The Golden Notebook is a novel which records several years in the life of a woman exploring her past, digging down deep into her soul to discover who she truly is, what her life has been, and how she will cope with the future. Anna Wulf, Lessing’s protagonist, has written a famous book called The Frontiers of War, based loosely upon the time she spent in Africa during her twenties. Due to its successes, she has been able to live without working, composing a collection of personal journals divided into categories she distinguishes in different ways by time, color, place, politics and relationships. She labels them black, red, yellow, and blue.
Anna begins her telling her story in the present, where she lives in London as a writer. She and her best friend Molly consider themselves “free women.” What exactly this term means to Anna, along with other parts of her own identity will be what she searches to interpret throughout the text. As Anna displays and eventually analyzes her notebooks, the reader is able to experience the past and present toils of the protagonist. In this manner, an exceedingly interwoven and complex work of fiction draws its readers into the world and mind of a woman only an extraordinary writer could envision and then record.
Each notebook tells its own story. In fact, they each tell a variety of stories within a larger context of specific “memories,” which may be attributed to certain time period, place, event, or person. In addition, since each book is written by Anna as a record of her own life, there are overlapping themes which may be detected within each. The black notebook, for example, scenically paints the picture of Anna’s time spent in Africa during her twenties as World War II rages elsewhere. She lives with a group of hopeful young Communist Party members like herself. Her memories of the time they wasted, thinking they were going to change the problems of the color line in Africa, among other things which would never come to be, are reflected upon later with regret for the stupidity of youth. The Anna that is most identifiable from the black notebook who may also be seen in other notebooks is the lover of Willi who is lusting after Paul. She despises Willi, yet continues to sleep with him each night, because she views this as her role in the group. This is the Anna who has sexual relationships with so many men, questioning her emotions, while acting out of some kind sense of social necessity who comes back again and again in future diary entries. The sex and politics which take place in the black notebook occur again in the red.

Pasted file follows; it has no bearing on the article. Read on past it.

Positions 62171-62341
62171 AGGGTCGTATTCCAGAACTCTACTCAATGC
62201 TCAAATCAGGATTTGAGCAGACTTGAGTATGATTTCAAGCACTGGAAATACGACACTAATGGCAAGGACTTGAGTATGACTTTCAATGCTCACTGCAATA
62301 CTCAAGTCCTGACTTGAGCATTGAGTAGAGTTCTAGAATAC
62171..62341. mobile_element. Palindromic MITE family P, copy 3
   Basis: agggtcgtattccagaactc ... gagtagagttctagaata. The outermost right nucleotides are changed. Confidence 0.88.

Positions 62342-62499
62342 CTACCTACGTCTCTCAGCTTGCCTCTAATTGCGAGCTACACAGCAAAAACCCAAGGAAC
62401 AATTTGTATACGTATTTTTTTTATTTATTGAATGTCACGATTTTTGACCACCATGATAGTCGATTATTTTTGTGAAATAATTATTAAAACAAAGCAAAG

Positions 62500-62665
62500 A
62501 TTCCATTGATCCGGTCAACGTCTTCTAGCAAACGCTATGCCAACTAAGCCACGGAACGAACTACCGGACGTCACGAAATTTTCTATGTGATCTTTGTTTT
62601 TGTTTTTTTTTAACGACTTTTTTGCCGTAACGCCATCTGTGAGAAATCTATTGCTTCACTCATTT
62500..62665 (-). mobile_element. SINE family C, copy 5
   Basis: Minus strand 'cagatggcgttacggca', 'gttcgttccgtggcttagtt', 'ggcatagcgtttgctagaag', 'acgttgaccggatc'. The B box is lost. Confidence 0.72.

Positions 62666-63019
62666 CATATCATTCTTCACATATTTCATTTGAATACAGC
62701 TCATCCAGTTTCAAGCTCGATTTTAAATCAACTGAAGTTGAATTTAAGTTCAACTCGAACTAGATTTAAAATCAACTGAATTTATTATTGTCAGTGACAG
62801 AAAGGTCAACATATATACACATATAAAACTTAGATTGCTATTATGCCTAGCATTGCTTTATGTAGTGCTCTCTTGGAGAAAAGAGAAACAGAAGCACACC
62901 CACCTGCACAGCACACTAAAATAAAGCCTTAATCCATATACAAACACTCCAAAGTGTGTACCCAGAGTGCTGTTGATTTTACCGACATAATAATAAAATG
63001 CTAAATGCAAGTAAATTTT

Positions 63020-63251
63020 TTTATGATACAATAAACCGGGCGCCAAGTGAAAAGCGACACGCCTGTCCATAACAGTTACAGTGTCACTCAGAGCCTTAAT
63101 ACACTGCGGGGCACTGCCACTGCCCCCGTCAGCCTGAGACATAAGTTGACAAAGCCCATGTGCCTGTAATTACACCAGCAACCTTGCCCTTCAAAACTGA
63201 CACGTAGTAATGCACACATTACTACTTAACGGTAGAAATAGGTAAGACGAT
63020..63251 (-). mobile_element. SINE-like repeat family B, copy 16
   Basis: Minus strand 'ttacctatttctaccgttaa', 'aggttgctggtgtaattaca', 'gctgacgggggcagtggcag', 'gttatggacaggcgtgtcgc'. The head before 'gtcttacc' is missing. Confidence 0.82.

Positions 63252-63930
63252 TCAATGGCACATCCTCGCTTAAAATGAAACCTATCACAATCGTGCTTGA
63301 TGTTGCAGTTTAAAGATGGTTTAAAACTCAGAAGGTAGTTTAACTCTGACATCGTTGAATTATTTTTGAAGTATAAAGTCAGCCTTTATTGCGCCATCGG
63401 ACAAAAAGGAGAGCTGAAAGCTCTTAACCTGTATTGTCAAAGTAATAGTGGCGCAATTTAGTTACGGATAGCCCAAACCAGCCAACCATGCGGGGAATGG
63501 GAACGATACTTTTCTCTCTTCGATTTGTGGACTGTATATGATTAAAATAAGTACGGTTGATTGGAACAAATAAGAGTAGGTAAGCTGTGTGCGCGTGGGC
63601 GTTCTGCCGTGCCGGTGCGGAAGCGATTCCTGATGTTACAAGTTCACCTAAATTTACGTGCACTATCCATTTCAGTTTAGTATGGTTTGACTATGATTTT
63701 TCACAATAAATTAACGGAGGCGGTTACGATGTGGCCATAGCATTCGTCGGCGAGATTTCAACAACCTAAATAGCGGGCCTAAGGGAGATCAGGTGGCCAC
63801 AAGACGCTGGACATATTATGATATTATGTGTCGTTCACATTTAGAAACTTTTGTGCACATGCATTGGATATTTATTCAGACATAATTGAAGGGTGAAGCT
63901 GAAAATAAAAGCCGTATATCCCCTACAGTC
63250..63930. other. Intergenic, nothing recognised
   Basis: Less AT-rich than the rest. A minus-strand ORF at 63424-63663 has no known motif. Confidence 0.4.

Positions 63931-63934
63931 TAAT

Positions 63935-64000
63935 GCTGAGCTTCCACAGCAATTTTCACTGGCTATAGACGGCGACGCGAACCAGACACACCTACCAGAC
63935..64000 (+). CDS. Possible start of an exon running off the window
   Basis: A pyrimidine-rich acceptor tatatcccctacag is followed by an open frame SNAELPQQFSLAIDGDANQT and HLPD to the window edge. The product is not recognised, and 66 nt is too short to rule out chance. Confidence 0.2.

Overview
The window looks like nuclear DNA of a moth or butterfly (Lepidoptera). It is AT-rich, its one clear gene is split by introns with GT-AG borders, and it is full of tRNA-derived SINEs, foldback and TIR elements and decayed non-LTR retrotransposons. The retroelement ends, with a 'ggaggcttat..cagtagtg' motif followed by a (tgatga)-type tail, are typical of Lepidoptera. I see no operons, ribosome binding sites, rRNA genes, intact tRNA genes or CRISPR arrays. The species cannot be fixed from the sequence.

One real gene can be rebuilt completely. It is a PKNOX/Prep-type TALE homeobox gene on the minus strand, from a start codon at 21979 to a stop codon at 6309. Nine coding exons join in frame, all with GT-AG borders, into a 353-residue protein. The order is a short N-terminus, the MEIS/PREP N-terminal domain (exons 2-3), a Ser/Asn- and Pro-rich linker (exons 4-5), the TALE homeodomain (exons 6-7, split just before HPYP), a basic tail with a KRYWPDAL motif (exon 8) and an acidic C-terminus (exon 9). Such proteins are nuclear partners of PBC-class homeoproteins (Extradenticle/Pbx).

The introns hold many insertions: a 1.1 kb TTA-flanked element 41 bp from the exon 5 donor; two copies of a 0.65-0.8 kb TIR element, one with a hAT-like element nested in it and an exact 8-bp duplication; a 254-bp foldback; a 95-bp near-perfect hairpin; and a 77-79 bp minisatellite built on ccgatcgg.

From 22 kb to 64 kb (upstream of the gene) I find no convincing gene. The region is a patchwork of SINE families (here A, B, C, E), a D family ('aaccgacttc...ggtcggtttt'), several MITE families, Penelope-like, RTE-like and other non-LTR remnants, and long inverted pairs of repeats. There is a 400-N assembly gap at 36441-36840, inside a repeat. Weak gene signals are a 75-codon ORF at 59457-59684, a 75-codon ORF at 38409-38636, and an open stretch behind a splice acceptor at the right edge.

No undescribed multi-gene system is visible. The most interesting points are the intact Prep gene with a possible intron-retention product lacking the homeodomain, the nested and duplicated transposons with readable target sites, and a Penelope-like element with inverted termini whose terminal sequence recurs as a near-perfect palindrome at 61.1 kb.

The red notebook is fittingly a history of Anna’s time spent as a member of the British Communist Party. There is much private discussion between Anna and Molly about the fear and uncertainty that goes along with membership. Still, Anna helps the cause, including allowing Communist American men who have moved to Europe to take residence in her flat. The fear, disagreement, and distrust which Anna develops for party members seems to manifest itself in fear of all men. Despite the fact that Anna knows many of the men she begins relationships with are young, unavailable, or married to women in another country (United States), she blames her failed relationships on male inadequacies. Anna has inadequacies of her own which she is aware of, but she cannot admit that these issues may be causing her to feel angry. Instead, she chooses to blame the intrinsic nature of men and the unfairness of life.